The movement is at a junction. Organising flash mobs over and over again risks tiring out protesters and these actions are not enough to make the country ungovernable. Either they move forward to organise more militant and powerful action such as strikes, or the momentum will be lost. Given the level of public support for the protests it is important to seize the moment and try to build for workplace stoppages.
The impressive demonstration against the junta and the monarchy on 14th October 2020 shows how far the movement has developed and it has raised the level of struggle for democracy.
Large youth-led pro-democracy protests have hit the Thai military junta from August this year. Crowds of up to 50,000 gathered around the Democracy Monument in the centre of Bangkok on 16th August. On 19th September, an important anniversary of a military coup against an elected government in 2006, crowds swelled to over 100,000. On the 14th October, on the 47th anniversary of a mass uprising against a military dictatorship, crowds gathered in similar numbers and marched to Government House to demand the resignation of the dictator Prayut Chan-ocha. They also demanded the writing of a new constitution and the reform of the Monarchy.
This time the stakes had been raised by the military government, which insisted that the protest should be cancelled because the king had decided to visit a nearby temple. Protesters ignored the government and the numbers swelled to 100,000 by nightfall, when people joined after work. The government conscripted state municipal employees and soldiers to line the roads wearing yellow royalist shirts in order to welcome the royal cavalcade. The Thai ruling class treated the civilian conscripts like dirt as many were transported in open trucks and some even had to sit in dust carts. Many voiced their displeasure and some were seen making the 3 fingered salute used by the pro-democracy protesters.
Police allowed the queen to be driven through the demonstrating crowds and she was met with the 3 fingered salute and even a few middle finger gestures. The crowd shouted “my taxes!” at her.
The protests were organised by a group of mainly young people and university students, initially calling themselves the “Free People” organisation. They have now created a coalition calling itself the “Peoples’ Party” after the movement that led the 1932 revolution that successfully toppled the Absolute Monarchy. The new generation leading the protest movement has become acutely aware of the importance of the historical struggle for democracy. What marks this latest movement out from the previous Red Shirt movement for democracy ten years ago is that they are independent of any political parties. In fact the main stream opposition parties cannot keep up with the movement.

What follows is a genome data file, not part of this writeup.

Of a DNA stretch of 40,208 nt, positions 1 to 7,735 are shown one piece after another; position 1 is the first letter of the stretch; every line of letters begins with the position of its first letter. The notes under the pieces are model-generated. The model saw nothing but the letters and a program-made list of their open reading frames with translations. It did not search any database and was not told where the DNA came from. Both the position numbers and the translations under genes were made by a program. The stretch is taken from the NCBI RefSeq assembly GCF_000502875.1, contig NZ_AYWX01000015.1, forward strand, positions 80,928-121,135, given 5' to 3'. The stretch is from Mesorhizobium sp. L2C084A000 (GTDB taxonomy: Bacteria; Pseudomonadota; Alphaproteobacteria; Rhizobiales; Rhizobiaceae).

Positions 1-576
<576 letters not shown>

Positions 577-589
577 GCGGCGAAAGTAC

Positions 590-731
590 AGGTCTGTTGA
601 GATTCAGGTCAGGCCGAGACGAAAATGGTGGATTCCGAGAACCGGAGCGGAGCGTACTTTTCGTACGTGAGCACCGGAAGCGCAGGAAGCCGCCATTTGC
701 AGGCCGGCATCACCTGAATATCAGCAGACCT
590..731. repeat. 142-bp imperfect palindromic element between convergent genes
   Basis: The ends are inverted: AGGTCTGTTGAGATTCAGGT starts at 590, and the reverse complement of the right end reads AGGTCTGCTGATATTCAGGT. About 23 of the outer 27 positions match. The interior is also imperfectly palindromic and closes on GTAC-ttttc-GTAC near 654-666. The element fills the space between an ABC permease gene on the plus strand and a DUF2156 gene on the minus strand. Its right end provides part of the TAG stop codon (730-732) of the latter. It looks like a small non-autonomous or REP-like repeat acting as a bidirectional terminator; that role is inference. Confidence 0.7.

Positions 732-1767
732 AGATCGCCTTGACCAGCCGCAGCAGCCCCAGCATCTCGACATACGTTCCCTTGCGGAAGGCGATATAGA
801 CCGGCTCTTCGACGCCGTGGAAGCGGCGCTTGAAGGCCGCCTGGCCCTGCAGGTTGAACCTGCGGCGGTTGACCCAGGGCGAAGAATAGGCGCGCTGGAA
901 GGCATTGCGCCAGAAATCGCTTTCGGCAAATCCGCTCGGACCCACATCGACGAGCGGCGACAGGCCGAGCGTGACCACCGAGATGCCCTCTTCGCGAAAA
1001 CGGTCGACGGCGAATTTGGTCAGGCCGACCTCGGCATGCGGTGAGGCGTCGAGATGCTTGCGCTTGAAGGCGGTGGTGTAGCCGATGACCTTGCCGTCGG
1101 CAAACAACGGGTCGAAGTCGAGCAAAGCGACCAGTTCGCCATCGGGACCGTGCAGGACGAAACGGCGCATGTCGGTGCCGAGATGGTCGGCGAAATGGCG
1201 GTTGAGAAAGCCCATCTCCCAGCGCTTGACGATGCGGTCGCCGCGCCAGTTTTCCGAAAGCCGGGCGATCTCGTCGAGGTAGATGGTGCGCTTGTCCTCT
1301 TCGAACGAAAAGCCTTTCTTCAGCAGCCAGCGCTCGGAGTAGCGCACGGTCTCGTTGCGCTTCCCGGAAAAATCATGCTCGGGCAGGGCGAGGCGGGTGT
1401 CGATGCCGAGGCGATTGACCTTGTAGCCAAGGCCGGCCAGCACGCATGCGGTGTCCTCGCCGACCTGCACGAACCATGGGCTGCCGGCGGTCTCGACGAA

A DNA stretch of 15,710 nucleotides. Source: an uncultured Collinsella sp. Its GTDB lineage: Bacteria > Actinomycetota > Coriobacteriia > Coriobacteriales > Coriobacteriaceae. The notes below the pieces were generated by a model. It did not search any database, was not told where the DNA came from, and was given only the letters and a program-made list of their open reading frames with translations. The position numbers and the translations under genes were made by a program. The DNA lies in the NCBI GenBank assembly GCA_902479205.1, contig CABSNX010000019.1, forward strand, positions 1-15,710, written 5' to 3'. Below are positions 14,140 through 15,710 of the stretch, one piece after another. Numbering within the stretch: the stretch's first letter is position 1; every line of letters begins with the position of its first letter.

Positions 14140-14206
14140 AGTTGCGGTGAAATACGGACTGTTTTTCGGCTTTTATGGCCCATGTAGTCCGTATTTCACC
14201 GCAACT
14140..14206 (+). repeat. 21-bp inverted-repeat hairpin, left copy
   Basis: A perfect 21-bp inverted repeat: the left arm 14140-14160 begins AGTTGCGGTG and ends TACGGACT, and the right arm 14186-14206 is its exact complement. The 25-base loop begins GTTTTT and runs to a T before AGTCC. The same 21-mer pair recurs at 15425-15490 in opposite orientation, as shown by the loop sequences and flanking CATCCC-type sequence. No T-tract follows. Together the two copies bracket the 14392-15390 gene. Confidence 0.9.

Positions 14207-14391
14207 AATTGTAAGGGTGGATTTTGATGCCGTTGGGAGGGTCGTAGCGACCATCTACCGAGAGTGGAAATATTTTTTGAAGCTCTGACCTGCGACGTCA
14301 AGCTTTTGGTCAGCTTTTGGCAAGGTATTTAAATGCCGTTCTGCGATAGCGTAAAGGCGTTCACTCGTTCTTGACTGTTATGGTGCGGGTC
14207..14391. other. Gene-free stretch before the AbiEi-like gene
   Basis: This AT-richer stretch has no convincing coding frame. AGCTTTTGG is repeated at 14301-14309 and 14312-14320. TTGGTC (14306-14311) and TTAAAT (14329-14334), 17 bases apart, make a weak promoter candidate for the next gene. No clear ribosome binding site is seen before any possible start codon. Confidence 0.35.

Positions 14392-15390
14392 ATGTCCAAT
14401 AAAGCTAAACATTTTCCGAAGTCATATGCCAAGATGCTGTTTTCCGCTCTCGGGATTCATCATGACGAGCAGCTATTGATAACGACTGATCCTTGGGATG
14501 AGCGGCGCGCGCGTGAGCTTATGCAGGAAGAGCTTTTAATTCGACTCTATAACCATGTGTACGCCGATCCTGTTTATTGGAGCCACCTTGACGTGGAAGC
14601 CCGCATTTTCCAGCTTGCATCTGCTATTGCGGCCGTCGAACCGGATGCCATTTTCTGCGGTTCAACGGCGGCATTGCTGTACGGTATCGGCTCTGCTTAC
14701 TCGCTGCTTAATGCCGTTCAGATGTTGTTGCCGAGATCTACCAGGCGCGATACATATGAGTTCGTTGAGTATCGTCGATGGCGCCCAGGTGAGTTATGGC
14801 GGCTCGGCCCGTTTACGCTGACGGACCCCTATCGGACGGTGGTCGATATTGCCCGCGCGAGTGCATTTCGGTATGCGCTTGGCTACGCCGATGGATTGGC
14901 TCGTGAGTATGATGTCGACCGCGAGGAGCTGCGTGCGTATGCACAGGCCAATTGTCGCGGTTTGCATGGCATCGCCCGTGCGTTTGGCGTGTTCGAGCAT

In the days following the August protest, secondary school students up and down the country staged “3 finger salute” protests during the compulsory flag raising ceremony before start of school. Often it was young women who were the most militant. The playing of the 8 am National Anthem at a number of mass transit rail stations was temporarily stopped for fear that people would raise the 3 finger salute. [See more about this in a previous post on this site.]
In the late evening of 14th October, the protest leaders decided it was safer to disband and regroup the next day at Rartprasong intersection, the site of Red Shirt protests in 2010. The junta talked tough, announced emergency powers, banned all protest and arrested some of the protest leaders. However, on 15th October thousands gathered at Rartprasong to defy the government. Prominent among the demonstrators were school students in their uniforms. Again women students were some of the most militant.
The next day (16th October) protesters gathered further down the road from the previous day because the police had blocked off Rartprasong. See below. As night fell the paramilitary riot police moved in, using water cannon, spraying the young people with water mixed with a liquid irritant. Many people were arrested. At time of writing, the movement is at a junction. Either they increase the pressure on the junta or they step back and risk losing momentum. One way to increase pressure is to try to get working people to take strike action.
The 3 fingered salute was borrowed from Hunger Games, and became a symbol of opposition to the military dictatorship during anti-coup protests in 2014. The present junta came to power through a middle-class backed coup in 2014. Elections were eventually held in 2019, but under anti-democratic rules and a reactionary constitution drawn up by the military. Despite losing the popular vote to anti-junta parties, the military appointed senate helped to propel the junta back into government with the dictator Prayut Chan-ocha as Prime Minister.